My success is not hinging on this one little thing; this one blog post. But I was so far down in the weeds of worry, that I couldn’t see the bigger picture. When I finally came up for air, things were a lot clearer.
Life is not perfect. Not my life. Not your life. Not even Kate Middleton’s life. And for the love of all things royal, if Kate Middleton can’t be perfect, who the hell am I to even try? What an epic waste of time, energy, and emotion it is to pursue our own made up ideas of perfection. And don’t even get me starting about pursuing someone else’s idea of what perfection in our own lives should look like.
Here I am today, with no post about biking, baring my truth to you. Sometimes, things do not go as planned in my life. Behind the scenes of Laurel and Iron, imperfection is not only a constant but an accepted member of the team.
A few days ago, I was sitting on my bike crying over imperfection. And ain’t nobody got time for that. So,how do we stop chasing perfection and start living without the guilt associated with imperfection? We recognize our feeling of lack, whatever it may be. We acknowledge it out loud to, ourselves or a trusted confident. We tell that feeling that it is not serving us and we let it go.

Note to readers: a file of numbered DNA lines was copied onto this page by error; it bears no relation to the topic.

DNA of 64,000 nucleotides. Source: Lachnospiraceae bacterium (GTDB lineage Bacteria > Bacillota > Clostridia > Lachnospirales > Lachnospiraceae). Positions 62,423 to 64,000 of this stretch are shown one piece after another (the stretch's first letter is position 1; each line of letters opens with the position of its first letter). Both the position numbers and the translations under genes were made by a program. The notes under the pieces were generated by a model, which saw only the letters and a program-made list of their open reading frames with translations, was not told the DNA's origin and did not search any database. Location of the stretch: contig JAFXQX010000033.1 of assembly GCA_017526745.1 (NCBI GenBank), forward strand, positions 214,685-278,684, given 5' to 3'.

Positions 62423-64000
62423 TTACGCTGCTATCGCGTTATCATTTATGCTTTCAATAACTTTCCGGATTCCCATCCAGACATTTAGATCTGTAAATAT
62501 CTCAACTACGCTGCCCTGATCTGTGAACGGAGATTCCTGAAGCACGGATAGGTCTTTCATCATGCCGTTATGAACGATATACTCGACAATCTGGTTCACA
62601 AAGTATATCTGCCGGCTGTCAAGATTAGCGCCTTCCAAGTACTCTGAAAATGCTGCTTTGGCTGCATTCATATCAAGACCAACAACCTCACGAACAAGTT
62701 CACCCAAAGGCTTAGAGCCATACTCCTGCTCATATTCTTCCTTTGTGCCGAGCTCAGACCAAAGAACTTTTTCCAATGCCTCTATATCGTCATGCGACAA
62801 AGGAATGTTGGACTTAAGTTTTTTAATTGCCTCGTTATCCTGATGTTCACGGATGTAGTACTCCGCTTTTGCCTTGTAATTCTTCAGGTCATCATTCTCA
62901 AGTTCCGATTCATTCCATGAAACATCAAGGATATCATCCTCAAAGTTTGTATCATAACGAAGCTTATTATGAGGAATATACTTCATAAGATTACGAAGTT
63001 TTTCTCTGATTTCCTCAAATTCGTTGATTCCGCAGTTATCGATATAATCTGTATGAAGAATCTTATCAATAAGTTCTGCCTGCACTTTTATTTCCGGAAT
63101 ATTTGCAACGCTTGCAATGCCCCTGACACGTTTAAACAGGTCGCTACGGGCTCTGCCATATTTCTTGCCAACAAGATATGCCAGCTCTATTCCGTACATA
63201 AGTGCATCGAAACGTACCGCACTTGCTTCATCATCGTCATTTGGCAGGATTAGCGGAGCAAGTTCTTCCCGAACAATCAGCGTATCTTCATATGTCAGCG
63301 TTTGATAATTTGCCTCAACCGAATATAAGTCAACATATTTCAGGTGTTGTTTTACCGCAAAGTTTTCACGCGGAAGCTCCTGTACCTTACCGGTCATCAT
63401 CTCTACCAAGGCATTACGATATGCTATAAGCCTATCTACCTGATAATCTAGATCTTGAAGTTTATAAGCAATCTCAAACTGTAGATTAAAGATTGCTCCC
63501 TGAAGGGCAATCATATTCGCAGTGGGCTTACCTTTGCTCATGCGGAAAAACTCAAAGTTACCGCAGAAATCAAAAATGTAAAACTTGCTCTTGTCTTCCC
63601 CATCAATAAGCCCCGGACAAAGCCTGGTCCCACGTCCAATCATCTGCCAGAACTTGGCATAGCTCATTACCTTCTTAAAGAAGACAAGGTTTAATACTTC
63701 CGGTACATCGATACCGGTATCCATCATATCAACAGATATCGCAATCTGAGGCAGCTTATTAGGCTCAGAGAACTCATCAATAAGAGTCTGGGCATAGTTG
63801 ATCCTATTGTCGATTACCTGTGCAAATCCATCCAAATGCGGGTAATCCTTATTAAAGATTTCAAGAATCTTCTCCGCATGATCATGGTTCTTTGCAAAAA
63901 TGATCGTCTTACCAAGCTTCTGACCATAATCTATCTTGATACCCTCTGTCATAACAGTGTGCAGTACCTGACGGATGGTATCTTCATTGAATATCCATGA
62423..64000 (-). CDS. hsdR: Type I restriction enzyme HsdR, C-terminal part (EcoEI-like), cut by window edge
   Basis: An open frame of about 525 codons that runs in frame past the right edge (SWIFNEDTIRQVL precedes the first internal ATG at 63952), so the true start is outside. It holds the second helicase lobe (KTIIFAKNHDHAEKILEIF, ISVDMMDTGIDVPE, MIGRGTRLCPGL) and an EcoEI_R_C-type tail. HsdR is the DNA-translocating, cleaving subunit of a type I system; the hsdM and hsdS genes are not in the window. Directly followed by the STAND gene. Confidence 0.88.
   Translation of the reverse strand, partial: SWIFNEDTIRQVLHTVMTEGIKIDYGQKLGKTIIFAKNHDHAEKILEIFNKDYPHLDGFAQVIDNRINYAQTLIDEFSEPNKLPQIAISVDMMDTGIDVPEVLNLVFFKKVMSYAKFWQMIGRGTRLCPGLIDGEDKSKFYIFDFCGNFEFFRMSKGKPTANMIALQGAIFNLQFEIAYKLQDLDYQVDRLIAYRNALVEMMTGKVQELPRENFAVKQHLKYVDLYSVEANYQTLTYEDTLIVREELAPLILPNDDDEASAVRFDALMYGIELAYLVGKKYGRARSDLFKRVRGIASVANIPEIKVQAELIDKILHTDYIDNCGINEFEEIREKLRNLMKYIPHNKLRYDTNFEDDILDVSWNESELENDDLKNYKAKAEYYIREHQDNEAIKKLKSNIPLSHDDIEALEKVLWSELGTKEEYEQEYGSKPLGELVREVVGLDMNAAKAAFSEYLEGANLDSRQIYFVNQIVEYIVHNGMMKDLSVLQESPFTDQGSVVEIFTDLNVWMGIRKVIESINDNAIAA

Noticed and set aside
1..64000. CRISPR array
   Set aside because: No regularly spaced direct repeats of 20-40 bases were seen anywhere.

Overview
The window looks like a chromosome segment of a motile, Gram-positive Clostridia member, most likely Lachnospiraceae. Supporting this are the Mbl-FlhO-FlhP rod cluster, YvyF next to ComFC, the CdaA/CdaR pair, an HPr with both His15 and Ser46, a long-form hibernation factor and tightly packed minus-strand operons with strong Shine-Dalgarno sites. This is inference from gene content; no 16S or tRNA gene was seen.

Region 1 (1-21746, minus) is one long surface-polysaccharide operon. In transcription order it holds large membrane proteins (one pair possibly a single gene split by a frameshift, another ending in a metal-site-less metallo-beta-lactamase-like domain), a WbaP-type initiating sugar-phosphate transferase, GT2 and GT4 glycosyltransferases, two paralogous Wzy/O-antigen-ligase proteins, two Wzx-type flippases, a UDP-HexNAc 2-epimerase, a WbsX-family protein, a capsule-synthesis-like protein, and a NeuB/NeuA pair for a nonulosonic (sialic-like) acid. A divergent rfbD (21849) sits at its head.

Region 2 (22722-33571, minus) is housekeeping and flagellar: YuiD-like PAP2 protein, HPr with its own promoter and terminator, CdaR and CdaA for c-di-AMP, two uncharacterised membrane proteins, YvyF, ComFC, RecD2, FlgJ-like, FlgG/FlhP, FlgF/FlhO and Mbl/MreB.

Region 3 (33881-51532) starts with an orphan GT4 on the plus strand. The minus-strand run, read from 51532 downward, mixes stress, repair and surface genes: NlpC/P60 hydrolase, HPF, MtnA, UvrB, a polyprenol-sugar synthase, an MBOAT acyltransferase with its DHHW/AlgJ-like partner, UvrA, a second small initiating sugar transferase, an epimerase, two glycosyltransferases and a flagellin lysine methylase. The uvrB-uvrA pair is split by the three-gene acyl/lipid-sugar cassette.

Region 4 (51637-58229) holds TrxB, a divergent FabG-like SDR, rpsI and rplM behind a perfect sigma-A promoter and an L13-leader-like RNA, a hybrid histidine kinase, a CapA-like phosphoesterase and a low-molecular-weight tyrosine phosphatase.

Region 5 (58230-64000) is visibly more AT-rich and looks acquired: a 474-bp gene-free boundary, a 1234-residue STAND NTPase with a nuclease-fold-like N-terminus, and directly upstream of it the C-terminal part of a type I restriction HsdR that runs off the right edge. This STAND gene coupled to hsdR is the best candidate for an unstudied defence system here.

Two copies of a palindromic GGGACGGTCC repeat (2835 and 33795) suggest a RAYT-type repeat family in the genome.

If it comes back, we tell it again, louder. I am not perfect. I do not need to be perfect. I embrace imperfection. I learn from imperfection. I grow from imperfection.
If you found a magic lantern and were to be granted three wishes by Will Smith, would you even wish to be perfect? What would you gain from perfection? Perfection is not all that it’s cracked up to be. Without challenges and failures, how would we grow? And if we stopped growing, what would the be the point of it all?
Perfection is a made up concept. It is an idea constructed by society. When we reject the idea, we find freedom.
I challenge you to give up the idea of perfection for at least one area of your life. I am giving up the idea of perfection of in blogging. Tell me what you are giving up in the comments below!